We often talk about the dangers of overfeeding your betta fish here at Nippyfish.net but today I wanted to address the common problem of underfeeding your betta. With the proliferation of betta blogs and online web forums sharing betta care information with the masses, sometimes the important messages get lost. Stories of Swim Bladder Disorder and abdominal bloating are in no short supply and the culprit is often overfeeding. With all these internet warnings and tales of caution there seems to be an influx of betta hobbyists who are now terrified to feed their fish. When fish keepers write into Nippyfish.net with questions about their sick betta, I will often ask follow-up questions about their betta’s habitat and diet. Some of the feeding regimens I hear about amaze me. “I feed my betta 3 pellets and a blood worm for treat once per week.” “I feed my betta one pellet in the morning and one in the afternoon and a half a blanched pea on the weekend.” This one never ceases to surprise me, “I cut a pellet in half and…” I can’t believe how many betta keepers are cutting pellets in half. It’s amazing. I have absolutely no idea how I would even begin to cut one of those little betta pellets in half. The only thing that could possibly be left is a puff of dust.
First let me say this: Yes, betta fish are little piggies who, if given the chance, will eat until they are fat and bloated. This is because they are programmed to eat when food is available. They don’t know when the next little mosquito larvae will wiggle their way on by. Any book or website that tells you to feed your betta whatever he can eat in 2, 3 or 5 minutes (the advice varies) has probably never owned a Siamese Fighting Fish. You’d be shocked at what a hungry betta can put down in 2 minutes. That said, a few pellets per week or even 2 per day is not a sustainable diet. Most betta fish care websites (including this one) will recommend you feed your betta an amount equal to the size of his eyeball, twice per day. This has usually been pretty solid advice because it means a smaller sized betta will eat less than a full grown betta. The problem with this advice, however, is that people still have a hard time gauging how much to feed. “Is it a portion the size of the visible eyeball or the entire eyeball?”
Now I’m going to tell you, against all the advice I’ve ever given, to throw away the rule of thumb… and…
wait for it…
wait for it…
Use your best judgment.
Bang, there it is!
I know, using your judgment can be such a letdown when you came to this site so someone could tell you what to do. Let me explain, this time, from my own experience.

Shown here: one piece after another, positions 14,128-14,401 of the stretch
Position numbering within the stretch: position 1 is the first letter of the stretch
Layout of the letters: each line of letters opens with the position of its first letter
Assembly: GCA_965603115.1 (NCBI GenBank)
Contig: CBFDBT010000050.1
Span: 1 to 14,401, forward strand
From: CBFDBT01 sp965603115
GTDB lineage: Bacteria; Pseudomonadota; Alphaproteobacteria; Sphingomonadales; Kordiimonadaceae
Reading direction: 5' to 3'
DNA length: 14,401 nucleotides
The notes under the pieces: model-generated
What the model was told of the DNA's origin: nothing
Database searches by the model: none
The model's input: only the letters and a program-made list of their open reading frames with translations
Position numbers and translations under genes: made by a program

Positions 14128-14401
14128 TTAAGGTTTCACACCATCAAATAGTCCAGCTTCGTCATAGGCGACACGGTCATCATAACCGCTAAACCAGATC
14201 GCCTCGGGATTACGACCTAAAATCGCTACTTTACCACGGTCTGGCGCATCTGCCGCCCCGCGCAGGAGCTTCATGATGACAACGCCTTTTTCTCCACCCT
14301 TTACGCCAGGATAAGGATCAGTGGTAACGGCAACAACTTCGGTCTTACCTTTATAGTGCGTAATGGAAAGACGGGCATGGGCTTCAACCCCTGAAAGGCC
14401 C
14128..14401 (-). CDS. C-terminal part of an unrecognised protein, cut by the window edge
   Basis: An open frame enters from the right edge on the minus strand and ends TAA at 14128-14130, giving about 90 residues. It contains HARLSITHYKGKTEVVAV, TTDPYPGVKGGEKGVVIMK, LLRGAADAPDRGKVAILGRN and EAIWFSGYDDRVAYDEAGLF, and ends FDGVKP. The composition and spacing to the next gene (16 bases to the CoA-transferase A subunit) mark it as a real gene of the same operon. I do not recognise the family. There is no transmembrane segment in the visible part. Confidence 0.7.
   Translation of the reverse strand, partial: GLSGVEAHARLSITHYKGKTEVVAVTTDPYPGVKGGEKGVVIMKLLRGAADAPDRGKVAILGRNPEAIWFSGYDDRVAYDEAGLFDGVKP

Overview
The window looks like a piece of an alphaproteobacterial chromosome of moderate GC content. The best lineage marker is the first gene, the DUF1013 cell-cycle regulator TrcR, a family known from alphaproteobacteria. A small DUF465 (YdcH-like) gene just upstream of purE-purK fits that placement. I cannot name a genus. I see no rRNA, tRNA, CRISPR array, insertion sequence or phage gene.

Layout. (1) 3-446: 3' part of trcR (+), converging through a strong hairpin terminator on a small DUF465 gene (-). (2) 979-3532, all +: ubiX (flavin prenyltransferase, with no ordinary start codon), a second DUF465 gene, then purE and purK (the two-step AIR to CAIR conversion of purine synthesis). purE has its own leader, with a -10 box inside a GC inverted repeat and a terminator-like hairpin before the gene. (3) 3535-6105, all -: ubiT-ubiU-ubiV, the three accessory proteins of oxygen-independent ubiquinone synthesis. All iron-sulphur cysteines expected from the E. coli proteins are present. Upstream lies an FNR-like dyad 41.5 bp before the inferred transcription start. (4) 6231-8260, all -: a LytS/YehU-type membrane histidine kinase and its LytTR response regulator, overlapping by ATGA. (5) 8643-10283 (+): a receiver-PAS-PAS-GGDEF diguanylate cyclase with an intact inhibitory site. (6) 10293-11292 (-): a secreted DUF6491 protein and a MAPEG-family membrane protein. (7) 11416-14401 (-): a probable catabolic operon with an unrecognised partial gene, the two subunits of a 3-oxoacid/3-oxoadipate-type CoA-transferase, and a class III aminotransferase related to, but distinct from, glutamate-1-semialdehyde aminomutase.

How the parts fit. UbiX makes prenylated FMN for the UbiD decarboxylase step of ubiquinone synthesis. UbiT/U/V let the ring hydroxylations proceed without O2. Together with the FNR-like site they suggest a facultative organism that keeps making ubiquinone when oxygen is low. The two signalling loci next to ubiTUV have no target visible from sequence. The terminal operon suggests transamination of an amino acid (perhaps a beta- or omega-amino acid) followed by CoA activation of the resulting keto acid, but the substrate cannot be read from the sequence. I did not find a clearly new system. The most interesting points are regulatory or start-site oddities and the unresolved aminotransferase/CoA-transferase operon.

Think of bettas like tiny people. What works for one doesn’t necessarily work for all. My bettas, for the most part, have had a pretty good appetite and I rarely experience the bloating and SBD problems that plague other aquarists. For a grown healthy betta I might offer him a couple of Hikari BioGold pellets in the morning. BioGold are small and hard and don’t swell as much as Betta Bites when wet. I watch the betta to see if he wants more. If he does I might give him another two or three so long as he is eating eagerly and his stomach is not distending significantly. That evening, any expansion in his abdomen from the morning’s feeding should have gone down. Now, I might feed him live blackworms. If I’m bothering to buy blackworms I usually try to give them at least a few per betta. Three or four medium sized blackworms equal quite a bit more than the one eyeball-sized portion recommended, but as long as he is eating and not swelling significantly the portion is fine. In the morning I check him again to make sure the food has passed and he is not constipated and bloated. The next day I might switch to some frozen food. I offer 3 or 4 bloodworms in the morning and the blackworms again in the evening. Over the course of several months I observe my betta’s weight. Betta fish can become overweight but it is not common and often not easy to recognize. More often, overfeeding causes other health problems like bloated abdomen or Swim Bladder Disorder. Underfeeding, however, will result in a bony, colorless betta with concaved sides and little or no fat storage near the tail. They will often clamp their fins and have a body that is very tapered (large near the abdomen where the organs are located and too thin near the caudal peduncle.) An inadequate diet or malnutrition can lead to a weakened immune system and inability to fight off common diseases. Common sense says, “a well fed betta will be healthier than a half-starved one.”
If I have any advice here it is not to get too obsessed withholding food from your betta out of fear. Healthy bettas like to eat and will eat. If you happen to have a fish that has digestive problems and is bloating after meals or having problems staying neutrally buoyant after meals (turns vertically in the water or head drops down or turns up out of control) then it may be a good idea to review the quantity you feed and make some dietary changes. Don’t go crazy (20 pellets is TOO MUCH) but if he isn’t having any problems with his diet and has a strong appetite, then let him eat. The key is observation. Don’t feed him until he swells out of control and watch his growth over several months.